But when you read such journals as Public Opinion Quarterly or listen to other pollsters, it doesn’t sound as though it’s quite a non-issue yet.

“In the social-science world, no scientist would use online polling because they don’t have true probability,” says Kennedy Stewart, an associate professor at SFU’s public policy program, who specializes in research methods. “They’ve really sacrificed the laws of mathematics for convenience.” What Stewart and other critics emphasize is that online polls don’t allow polling companies to make a truly random selection among the population. With door-to-door or telephone surveys, pollsters will go to every 10th door or will do what’s called random-digit dialing to ensure that they get a group of respondents that represents the broadest cross-section possible. 

No one has a registry of email addresses, so online polling can’t be verifiably random. Instead, what companies such as Ipsos, Vision Critical and even Mustel have done is build up what are called “panels.” These are huge groups of people recruited in various ways – as a request at the end of regular telephone surveys, through advertising, through links with commercial partners – who agree to be part of the survey pool. Ipsos has a panel of 200,000 across the country. Vision Critical’s panel includes 100,000 people. Then the polling company distributes surveys randomly to 500 or 1,000 or however many people are needed within that pool.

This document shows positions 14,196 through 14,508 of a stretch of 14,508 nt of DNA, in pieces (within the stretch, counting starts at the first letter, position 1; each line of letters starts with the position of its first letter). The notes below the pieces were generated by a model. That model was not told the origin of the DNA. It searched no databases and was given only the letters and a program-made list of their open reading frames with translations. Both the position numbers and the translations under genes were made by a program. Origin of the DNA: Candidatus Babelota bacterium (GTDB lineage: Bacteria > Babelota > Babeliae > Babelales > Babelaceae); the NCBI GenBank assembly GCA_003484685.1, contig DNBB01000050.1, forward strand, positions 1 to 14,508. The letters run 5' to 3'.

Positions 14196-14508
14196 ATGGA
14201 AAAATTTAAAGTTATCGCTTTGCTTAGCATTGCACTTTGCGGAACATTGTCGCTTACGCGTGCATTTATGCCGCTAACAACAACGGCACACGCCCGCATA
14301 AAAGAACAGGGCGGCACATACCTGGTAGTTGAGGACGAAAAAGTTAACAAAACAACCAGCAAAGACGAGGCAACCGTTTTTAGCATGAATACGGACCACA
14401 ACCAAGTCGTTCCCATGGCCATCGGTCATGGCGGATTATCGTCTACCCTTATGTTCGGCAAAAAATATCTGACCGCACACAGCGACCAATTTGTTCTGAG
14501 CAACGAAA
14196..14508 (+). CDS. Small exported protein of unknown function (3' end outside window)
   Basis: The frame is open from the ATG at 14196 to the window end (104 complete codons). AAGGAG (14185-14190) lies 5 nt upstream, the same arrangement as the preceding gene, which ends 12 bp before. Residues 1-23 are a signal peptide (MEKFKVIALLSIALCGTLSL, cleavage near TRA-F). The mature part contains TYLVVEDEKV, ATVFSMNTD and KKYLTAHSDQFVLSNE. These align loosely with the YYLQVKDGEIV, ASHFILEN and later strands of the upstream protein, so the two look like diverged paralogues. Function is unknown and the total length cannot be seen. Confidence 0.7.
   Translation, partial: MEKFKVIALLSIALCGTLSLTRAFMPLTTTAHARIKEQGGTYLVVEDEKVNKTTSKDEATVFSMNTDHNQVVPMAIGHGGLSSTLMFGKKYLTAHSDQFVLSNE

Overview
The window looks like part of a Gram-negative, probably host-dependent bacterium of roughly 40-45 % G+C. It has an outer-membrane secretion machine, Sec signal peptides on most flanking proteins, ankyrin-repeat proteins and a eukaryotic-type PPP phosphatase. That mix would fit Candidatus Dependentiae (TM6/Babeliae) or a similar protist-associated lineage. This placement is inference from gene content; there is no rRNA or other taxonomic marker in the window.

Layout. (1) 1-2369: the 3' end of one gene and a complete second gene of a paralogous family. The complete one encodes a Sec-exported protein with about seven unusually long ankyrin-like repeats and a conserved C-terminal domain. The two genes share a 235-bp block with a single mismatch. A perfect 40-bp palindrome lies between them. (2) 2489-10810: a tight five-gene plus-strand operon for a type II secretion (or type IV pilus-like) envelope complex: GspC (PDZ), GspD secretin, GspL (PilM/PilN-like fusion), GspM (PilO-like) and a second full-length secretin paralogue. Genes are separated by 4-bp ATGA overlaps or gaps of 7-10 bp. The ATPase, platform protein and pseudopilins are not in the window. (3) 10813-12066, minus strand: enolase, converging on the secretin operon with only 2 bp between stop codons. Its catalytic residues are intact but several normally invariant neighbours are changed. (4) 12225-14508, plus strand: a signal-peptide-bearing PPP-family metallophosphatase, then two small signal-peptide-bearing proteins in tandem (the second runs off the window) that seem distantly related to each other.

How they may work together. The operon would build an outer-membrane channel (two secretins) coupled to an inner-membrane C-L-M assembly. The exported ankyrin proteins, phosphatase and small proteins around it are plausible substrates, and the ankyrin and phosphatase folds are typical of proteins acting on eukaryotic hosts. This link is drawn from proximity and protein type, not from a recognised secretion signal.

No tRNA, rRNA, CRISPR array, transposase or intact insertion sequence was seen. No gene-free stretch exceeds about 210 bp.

But, as the literature notes, there are potential problems with such panels. Pollsters end up getting people who like being online, and that can skew towards certain categories: wealthier, better educated, urban, male, people who happen to be interested in the topic you’re polling about, young (though there’s debate over that last one). As well, since people on the panels are usually enticed to stay on through rewards – cash or gifts or draw prizes – online polls can end up attracting people who are only there for the rewards and answer the question as quickly as possible, just to get through them.

A study published in August 2009 concludes that the ability to generate a random sample is crucial for accuracy, despite the claims from some of the online enthusiasts that randomness doesn’t seem to matter since their polls have been generating accurate results in elections (or that telephone polls weren’t really random anyway, since so many people were refusing to participate or couldn’t be reached).

“We find no support for these claims,” concludes the Stanford study, which compared the results of a telephone survey using random-digit dialing with an Internet survey where participants were also selected through random-digit dialing (a novel and somewhat cumbersome technique whereby people willing to participate are then asked to do an online survey and, if needed, are given a computer to do it on). Those results were then compared with the results of surveys done through seven panels assembled through the usual recruitment-and-reward methods.

The results from what are called probability surveys (the two polls where the participants were chosen randomly) and non-probability surveys (the seven polls where participants from panels get to opt in to surveys) were matched against what is considered high-quality data from federal surveys done face to face.

“Probability surveys, even ones without especially high response rates, yield quite accurate results. In contrast, non-probability samples are not as accurate and are sometimes strikingly inaccurate,” says Jon Krosnick, one of the study’s authors, who notes that was true even though the people who put together the online panels had made several efforts to screen participants in order to ensure a wide representation.